For some people, General Assembly (GA) ended last night after the Ware Lecture. I don't blame them; home was far away and Monday morning was coming fast. Some left after the worship service this morning, which looked pretty well attended. Some will hang on all the way to the closing, which lasts until 7, and some even longer, as they take down infrastructure of our temporary city.
For me GA ends any second now. I'm going to finish this blog entry, upload it, and catch a cab for the airport.
Whenever you leave GA, you have a choice about how to look back at your experience. You can think about the things you did, or the things you didn't do. No matter who you are or what stimulants you've been taking, the second list is longer. It includes not just talks and meetings and worship services, but all sorts of things that don't appear in the program. There was that distant friend you saw—still at a distance—during the opening ceremonies. You were going to leave a note on the message board, maybe share a cup of coffee. Remember? There were all the people you bumped into on the way to something else. "We should talk," you said, and you really meant it at the time.
Didn't happen, did it?
I've got some of those on my didn't-do list. Plus, I missed the Mark Twain impersonator. I didn't make it to the candidates' forum, even though I was right there in the room for the previous session. I completely blew off the plenaries after the opening, and anything having to do with governance. I didn't walk on the beach or make it down to the hotel pool. That great drumming group from the opening did a performance later that night. I heard it was good, good enough that one of my non-dancing friends was seen dancing. Missed it.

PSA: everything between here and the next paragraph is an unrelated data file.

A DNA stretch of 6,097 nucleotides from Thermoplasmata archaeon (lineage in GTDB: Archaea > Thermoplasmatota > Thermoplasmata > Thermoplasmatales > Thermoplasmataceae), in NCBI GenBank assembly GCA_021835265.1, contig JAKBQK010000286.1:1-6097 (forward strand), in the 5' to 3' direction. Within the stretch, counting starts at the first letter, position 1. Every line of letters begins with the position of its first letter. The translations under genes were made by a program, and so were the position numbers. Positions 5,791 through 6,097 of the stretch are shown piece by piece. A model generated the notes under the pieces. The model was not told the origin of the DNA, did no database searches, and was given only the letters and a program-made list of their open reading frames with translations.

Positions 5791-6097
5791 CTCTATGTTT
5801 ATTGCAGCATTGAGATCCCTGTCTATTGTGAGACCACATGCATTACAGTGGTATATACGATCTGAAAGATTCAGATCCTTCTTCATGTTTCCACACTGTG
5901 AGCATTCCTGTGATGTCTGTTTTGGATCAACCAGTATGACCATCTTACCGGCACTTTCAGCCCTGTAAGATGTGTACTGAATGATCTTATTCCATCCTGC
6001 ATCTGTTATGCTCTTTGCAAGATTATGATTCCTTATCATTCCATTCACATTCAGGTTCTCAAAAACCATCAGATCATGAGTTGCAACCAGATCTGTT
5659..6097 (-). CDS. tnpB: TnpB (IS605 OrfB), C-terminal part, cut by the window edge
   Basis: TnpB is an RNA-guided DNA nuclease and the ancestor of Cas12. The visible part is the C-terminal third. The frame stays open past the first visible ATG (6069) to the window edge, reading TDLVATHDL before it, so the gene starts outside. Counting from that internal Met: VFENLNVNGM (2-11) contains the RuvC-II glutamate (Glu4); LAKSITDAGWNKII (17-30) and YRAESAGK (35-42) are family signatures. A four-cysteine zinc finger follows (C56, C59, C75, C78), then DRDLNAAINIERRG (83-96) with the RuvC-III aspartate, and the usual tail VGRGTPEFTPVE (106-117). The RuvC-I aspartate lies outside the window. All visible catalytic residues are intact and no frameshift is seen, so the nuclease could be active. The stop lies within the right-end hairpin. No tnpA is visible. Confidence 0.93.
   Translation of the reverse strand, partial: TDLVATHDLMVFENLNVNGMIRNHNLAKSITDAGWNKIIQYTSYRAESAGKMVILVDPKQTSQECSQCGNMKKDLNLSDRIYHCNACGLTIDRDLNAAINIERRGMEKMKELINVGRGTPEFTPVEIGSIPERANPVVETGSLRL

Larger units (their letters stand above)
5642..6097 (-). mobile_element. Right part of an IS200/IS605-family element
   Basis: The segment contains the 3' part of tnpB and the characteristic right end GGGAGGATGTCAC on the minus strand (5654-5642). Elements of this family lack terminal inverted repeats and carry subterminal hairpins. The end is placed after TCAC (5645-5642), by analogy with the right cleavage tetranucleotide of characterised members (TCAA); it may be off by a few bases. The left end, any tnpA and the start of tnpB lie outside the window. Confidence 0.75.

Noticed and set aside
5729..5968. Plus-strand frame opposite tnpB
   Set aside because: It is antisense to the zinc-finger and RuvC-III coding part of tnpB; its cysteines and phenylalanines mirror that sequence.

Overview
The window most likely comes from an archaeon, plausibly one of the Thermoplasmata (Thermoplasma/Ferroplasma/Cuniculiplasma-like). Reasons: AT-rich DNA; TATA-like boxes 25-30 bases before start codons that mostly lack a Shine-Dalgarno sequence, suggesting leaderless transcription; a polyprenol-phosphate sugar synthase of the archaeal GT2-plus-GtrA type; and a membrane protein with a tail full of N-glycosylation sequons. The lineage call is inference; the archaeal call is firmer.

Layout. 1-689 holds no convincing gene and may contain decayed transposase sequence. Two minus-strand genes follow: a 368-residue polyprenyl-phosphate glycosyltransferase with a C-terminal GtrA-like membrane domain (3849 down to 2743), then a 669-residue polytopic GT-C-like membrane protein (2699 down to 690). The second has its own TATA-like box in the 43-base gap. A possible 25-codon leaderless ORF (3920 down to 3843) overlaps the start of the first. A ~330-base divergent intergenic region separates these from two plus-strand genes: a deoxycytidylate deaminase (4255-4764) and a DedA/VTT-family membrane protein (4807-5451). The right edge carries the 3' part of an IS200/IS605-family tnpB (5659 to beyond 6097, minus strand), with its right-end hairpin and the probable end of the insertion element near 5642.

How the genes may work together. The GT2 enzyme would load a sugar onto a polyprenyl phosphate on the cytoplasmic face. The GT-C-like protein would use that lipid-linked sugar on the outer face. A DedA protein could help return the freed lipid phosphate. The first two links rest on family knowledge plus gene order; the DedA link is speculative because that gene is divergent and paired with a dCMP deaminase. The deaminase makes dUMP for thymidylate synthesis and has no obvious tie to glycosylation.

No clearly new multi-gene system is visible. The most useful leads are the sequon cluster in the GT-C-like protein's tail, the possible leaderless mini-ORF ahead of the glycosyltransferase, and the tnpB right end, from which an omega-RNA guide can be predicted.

So, GA is over for me now, or will be soon. I could be bummed all the way home, thinking about the stuff I missed.
Or I could make a different choice. I could think about the charge I got from listening to Van Jones. I could remember watching Forrest Church doing what one observer called his "victory lap"—taking one last bow and receiving one last round of applause before a year that is likely to include his death. I could recall the new insight I got into immigrant issues from the rally we had at Stranahan Park. I bought a pile of books and stayed up late finishing one of them. I heard the Sources cantata. I got to hang with the other folks who do the GA's web coverage. And I actually did manage to talk to a few of the people I bumped into.
Oh yeah, that stuff. I can remember that, if I choose to. Not bad for five days.
And I took care of myself this year, which is one reason why the didn't-do list is so long. I chose not to seize every opportunity, and that means I probably won't feel like crawling into a hole tomorrow and Tuesday. That candidates' forum—I missed it because I decided to soak up air conditioning, have a Guinness in a dark Irish pub, and not talk to anybody for an hour. Maybe that time-out is why I got so much out of Van Jones' Ware lecture in the evening.
And I'm taking care of myself now, by focusing on what happened instead of what didn't happen.
Yesterday I heard Bill Sinkford remark that Unitarian Universalists have a problem with shoulds, so I won't tell you that you should make the same choice. I'll just point out that it's working for me so far.
See you next year in Salt Lake City? I think I'll be rested up by then.
Reported by Doug Muder.